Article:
News From the Farm | July 20, 2015

We put an unusual plant, purslane, in our CSA boxes two weeks ago — well the plant itself isn’t unusual, but it’s not one of those things that find its way to your plate all that often, so it was definitely a culinary challenge!  We aren’t going to put it in again this year I don’t think, but we got so many fun comments as a result, that I decided to share some of them.

Here’s an example: “There was something in our box not this past Wednesday but the one before, that I have no idea what it is, nor how to prepare/cook it! I looked at the website and was still miffed. It looks like a small shrub that was pulled out of the ground dirt and roots and all and if I was to describe it, it looks a bit like something in the cactus family. It is green…” Another member said, “The purslane, for me, was not a winner. I think it was a bit too on the mature side.” 

Many people shared their recipes, for example, the following note was from a member who picks up at our Cornell site in Berkely:  “Thank you for the lovely, lovely purslane. I enjoyed it all week in various salads such as a Turkish yogurt salad and also putting it in tomato, cucumber, onion salad. It is a wonderful addition. However my favorite way of eating it is from a recipe I saw years ago in the NY Times called Russian Potato Salad with Dill and Purslane. Too bad the last potatoes were the week before the purslane! I pick my veggies up fairly early in the AM at Cornell street, and even by the time I got there, 2 people had left their purslane. I know that not everyone loves it, but we who love it hope that you continue to include it. I have never gotten it more than once a year, and some years not at all! So that really isn’t very much.”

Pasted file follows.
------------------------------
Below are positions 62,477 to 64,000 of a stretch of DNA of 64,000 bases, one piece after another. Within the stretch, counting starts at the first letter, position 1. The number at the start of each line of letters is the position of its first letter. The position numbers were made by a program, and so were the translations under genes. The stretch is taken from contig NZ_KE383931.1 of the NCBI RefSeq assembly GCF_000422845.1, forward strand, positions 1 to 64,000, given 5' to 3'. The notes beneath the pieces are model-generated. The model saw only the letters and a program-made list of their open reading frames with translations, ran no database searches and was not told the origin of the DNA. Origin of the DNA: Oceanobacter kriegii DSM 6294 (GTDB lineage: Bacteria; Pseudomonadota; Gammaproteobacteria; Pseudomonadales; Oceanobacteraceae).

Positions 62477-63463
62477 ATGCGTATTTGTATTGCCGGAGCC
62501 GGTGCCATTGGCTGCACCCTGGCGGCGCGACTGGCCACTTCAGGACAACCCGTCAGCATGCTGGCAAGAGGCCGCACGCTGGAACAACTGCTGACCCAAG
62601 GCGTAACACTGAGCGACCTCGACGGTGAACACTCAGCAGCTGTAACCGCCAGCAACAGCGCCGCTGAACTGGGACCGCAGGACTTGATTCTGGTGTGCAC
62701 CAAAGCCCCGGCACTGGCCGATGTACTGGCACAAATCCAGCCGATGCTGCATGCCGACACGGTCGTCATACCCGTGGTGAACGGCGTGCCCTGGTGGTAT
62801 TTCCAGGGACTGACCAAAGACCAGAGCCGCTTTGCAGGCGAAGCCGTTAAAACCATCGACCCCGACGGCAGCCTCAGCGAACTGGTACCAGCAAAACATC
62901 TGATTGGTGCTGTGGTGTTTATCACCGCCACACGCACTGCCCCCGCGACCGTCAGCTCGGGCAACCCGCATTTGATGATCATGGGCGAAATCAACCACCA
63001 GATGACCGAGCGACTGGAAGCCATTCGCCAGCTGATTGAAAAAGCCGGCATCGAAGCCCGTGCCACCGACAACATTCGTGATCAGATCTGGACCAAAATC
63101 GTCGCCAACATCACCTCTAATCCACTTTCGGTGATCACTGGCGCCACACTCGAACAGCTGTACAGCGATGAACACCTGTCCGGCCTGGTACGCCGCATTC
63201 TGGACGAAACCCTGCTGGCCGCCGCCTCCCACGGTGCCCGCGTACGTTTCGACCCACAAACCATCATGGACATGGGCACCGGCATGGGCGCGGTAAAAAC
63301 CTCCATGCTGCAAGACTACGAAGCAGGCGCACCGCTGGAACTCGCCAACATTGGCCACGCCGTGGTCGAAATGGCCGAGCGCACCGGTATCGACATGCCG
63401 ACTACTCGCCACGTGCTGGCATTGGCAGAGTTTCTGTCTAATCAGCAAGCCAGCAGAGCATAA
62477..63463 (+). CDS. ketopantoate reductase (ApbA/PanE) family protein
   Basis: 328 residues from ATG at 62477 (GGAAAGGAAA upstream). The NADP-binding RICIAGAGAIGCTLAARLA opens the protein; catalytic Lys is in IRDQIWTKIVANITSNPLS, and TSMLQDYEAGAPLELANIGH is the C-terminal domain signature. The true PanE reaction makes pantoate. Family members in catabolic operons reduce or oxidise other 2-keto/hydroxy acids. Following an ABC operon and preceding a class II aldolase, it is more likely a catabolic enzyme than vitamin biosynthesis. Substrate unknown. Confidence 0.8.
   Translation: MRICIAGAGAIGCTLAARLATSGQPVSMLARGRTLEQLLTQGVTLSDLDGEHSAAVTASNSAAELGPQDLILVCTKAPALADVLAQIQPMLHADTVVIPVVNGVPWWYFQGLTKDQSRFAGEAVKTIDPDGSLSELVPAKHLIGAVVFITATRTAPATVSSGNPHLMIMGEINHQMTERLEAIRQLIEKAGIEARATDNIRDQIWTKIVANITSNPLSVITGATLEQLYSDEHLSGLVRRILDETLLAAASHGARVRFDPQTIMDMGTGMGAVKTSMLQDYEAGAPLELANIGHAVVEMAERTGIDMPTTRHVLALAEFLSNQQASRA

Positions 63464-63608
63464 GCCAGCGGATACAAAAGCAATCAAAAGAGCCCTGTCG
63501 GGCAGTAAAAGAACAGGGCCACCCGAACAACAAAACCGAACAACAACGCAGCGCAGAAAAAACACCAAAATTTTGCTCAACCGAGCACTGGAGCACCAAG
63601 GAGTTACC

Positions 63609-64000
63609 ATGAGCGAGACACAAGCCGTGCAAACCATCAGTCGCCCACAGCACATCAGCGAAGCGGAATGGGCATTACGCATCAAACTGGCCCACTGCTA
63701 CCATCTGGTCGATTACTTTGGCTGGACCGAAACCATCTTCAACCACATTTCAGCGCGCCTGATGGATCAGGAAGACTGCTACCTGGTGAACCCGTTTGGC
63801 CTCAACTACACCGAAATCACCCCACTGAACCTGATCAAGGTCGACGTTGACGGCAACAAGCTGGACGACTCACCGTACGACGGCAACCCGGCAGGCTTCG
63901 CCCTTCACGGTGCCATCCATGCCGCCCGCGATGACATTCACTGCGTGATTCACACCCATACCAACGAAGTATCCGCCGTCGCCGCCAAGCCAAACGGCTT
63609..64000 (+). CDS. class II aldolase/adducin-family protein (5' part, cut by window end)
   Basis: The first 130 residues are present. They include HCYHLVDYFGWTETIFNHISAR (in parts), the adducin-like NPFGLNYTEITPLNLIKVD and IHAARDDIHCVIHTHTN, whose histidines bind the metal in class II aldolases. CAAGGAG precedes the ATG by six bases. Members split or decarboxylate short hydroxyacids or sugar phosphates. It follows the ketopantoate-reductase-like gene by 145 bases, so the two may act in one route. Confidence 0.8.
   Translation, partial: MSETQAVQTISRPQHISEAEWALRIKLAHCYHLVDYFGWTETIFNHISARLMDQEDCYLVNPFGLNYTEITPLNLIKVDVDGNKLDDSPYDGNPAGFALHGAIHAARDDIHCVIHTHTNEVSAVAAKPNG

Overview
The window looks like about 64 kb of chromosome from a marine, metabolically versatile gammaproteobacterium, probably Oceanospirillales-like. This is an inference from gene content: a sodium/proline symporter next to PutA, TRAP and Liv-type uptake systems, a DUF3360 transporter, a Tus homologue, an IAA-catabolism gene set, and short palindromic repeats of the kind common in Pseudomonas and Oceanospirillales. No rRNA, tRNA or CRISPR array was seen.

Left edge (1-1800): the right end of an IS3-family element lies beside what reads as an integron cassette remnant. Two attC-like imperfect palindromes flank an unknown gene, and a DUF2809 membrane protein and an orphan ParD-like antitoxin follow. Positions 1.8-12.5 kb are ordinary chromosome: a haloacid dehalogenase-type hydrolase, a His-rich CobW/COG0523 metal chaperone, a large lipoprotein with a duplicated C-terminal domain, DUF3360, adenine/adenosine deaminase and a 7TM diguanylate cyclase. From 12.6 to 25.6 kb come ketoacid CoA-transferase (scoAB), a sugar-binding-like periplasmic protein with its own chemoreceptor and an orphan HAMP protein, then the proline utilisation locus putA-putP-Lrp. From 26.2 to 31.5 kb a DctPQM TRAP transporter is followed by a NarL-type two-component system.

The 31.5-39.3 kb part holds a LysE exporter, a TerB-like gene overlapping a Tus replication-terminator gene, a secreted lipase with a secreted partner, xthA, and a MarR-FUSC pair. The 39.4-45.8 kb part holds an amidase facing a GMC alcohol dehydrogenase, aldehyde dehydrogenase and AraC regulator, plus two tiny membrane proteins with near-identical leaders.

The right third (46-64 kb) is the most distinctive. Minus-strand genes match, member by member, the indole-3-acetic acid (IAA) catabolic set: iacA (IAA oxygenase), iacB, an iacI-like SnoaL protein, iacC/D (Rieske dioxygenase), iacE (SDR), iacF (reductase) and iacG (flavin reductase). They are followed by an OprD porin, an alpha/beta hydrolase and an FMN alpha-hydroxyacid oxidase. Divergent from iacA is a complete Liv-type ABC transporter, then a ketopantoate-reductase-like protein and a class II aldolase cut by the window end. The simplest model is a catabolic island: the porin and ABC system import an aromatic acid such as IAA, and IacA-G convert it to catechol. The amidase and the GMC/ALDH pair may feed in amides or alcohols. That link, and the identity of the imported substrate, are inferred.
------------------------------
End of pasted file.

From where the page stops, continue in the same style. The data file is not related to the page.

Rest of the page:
We will put the recipe for Russian Potato Salad with Dill and Purslane  on our web site so that the next time (probably not until next year) we put purslane in the CSA boxes, there will be several recipes to choose from.  Here are a few more comments from members:

“I was surprised to see an enormous bunch of what I grew up in Saskatchewan thinking was a weed called ‘portulaca’ in our box last week.  The newsletter called it purslane, so I looked it up online and discovered that portulaca is its scientific name, and that it grows wild in many parts of the world.  I’m sure we would have eaten gobs of it if my mother had known it was not only edible, but healthy!  I threw most of the leaves into a minestrone one night, and it was delicious!  The few leaves left over went into a pasta primavera a few days later, and that worked too!  Thanks for stretching my culinary exploits yet again!

“I’d never really had purslane before we got it in the box this week. I tried the soup in the Beet and it was ok, but I found other recipes in Mediterranean Grains and Greens by Paula Wolfert.  Do you have this in the farm cookbook stash? If not, I can send my copy if you want – I’m trimming my cookbook collection. It has 2-3 purslane recipes.”

There’s definitely a balance between stretching the culinary comfort zone versus making it easy for a busy family to get dinner on the table quickly on a school and work night.  Here at Full Belly we always hope to strike that balance, but the purslane experiment definitely had us falling back on one of our favorite Full Belly sayings: “Every time you try something new, you live a day longer!”

–Judith Redmond